0
$\begingroup$

I'm asking a graph question that has bothered me a while. I'm considering two graphs here:

$$ y=(x+2)^2 $$ $$ y=x^2 + 4 $$

As can be seen, both the difference is a mere $4x$. I would like to know if we were to draw out the graphs, the graph with an additional $4x$ causes the graph to be behind the one without $4x$. Also, for any real value of $x$, why would the difference between the two graphs increase when $x \lt 2$? Does it have to do with rates of change? Thanks!

$\endgroup$

1 Answer 1

0
$\begingroup$

The difference (by which I mean the absolute value of the differences) increases when $x$ moves away from $0$--that's obvious by the difference which is $\left|4x\right|$. And the the two graphs are the same: the first, $y = \left(x + 2\right)^2$, is a regular parabola shifted to the left by two and the second, $y = x^2 + 4$, is a regular parabola shifted to up by four. The only reason the first is "behind" the first is because they are the same and the first one starts to the left and below the second.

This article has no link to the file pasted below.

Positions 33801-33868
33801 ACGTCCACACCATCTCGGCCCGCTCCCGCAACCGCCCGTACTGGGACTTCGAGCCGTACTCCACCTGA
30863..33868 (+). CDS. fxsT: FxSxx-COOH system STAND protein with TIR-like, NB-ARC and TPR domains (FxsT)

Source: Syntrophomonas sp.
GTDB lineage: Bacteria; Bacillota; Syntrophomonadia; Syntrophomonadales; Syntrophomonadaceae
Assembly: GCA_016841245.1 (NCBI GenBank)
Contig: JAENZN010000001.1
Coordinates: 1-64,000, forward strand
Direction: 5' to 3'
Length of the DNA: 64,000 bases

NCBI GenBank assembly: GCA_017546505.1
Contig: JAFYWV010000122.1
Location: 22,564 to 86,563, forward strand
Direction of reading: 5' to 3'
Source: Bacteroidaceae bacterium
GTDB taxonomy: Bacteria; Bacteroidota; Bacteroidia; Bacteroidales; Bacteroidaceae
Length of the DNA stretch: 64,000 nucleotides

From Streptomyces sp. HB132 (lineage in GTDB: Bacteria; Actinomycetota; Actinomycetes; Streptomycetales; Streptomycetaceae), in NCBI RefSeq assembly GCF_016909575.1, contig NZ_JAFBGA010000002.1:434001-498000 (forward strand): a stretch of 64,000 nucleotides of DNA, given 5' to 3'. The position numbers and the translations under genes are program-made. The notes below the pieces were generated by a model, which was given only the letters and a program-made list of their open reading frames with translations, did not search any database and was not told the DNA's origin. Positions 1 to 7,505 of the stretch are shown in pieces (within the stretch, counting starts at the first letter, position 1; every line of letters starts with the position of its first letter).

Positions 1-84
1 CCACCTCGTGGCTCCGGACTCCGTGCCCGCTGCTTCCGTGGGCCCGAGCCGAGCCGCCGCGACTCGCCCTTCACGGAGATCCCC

$\endgroup$
2
  • $\begingroup$ so is there any relationship to 4x and the moving of the graph to behind? ( like 4 units of x)? So if it is x^2+ 2x+4, how would the difference of 2x to both equations i stated above affect the grpah? Sorry noob here! $\endgroup$
    – Zun Jie
    May 14, 2014 at 12:38
  • $\begingroup$ No, it's already written in terms of a translation of a parabola $y = x^2$: $y = x^2 + 4$ and $y = (x - -2)^2$. Usually you go backwards and are given $y = x^2 + 4x + 4$ and you need to complete the square to see the translation. $\endgroup$
    – Jared
    May 14, 2014 at 17:16

You must log in to answer this question.

Not the answer you're looking for? Browse other questions tagged .